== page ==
Wurlitzer organ and Royalty cinema share a Bowness 90th birthday party
MUSIC and film will help to mark a double 90 th birthday celebration for a Lake District cinema.
The Royalty cinema at Bowness - and the Wurlitzer organ which sits next to its main screen - started life in 1927.
To mark the event there will be a concert and a vintage film screening on Saturday, July 22.
At 12.30pm there will be a concert by international theatre organist Simon Gledhill.
And at 6pm you can see the 1923 silent movie The Hunchback of Notre Dame starring Lon Chaney - which will be accompanied by David Ivory on the Wurlitzer organ.
The Royalty was built by public subscription and opened as the Public Hall.
It was designed to provide silent cinema, theatre and dance facilities.
The flat maple floor of the stalls had seats in groups of three or four which could be moved into the basement when dances were held.
The hall was opened in March 1927 by H. L. Groves, chairman of Windermere Council, and the first film was The Wanderer – with an appearance by Billy Barnes, the broadcasting entertainer.
The building was controlled by the Windermere Public Hall and Cinema Limited and around 1930 was renamed as the Royalty and came under the control of Windermere and Ambleside Cinemas – which also had the Windermere cinema.
The managing director, Leonard H Clegg, had been a Liverpool architect and had designed the Lighthouse Pavilion, Hoylake and a cinema in Runcorn.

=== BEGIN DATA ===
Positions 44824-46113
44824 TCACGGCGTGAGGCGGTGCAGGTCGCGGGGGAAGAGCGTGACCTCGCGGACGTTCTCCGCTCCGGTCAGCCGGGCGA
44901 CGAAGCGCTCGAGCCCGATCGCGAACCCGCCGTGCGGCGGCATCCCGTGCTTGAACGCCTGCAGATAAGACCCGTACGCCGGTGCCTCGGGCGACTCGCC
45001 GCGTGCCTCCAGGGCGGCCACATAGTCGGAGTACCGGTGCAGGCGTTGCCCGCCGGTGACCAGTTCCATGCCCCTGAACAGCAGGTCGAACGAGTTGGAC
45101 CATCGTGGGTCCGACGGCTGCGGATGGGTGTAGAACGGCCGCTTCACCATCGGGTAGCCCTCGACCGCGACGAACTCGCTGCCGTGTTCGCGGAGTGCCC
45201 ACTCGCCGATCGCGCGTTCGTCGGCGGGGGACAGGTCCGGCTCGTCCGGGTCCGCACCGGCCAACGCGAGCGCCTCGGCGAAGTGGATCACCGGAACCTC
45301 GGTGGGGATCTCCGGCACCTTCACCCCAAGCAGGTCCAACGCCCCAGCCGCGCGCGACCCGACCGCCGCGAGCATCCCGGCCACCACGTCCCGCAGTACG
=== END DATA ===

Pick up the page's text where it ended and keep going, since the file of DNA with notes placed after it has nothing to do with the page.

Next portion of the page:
After Mr Clegg's death in 1952 the cinema was leased to Ronald Cowpe who retired in 1974. passing control to John Bailey.
He died in 1991 and the council operated the cinema for a year until granting the lease to Charles Morris in June 1992.
The Royalty now has three screens.
The Rex Wurlitzer Organ was built in 1927 and installed in the Almira Theatre, Cleveland, Ohio, in the United States.It was shipped to England in 1934 and installed in the Rex Cinema, Stratford, London, where it was opened by the organist Sandy Macpherson. It has two manuals and seven ranks of pipes.
In later years it was used for concerts and featured on several LP recordings by David Shepherd before the bingo era of the early 1970s saw the organ being removed.
It was put into storage by organ enthusiast Charles Davidson before passing to the Furness Theatre Organ Project group, led by Mark Latimer.Donations, sponsors and events raised the cash for a major restoration and the organ is now to the left of the stage in the 400 seat main auditorium at Bowness.
The Wurlitzer organ was played for its first concert at the Royalty in October 2012.
This year there are Tuesday concerts starting at 12.30pm on July 18, by Paul Kirner; on August 15, by Declan Poole and Ian Midgley; on September 19, by Elizabeth Harrison and on October 17 by house organists.
The organ is also played to accompany an annual programme of vintage film shows on Saturdays.
The next is on August 19 from 1pm when you can see Clara Bow in the romantic comedy It.
On September 16 from 1pm it is the romantic thriller The Flying Scotsman and from 10.45pm on October 28 there is a vintage thriller for Halloween called The Cat and the Canary.
You can find out more about The Furness Theatre Organ Project on its website at http://ftop.weebly.com/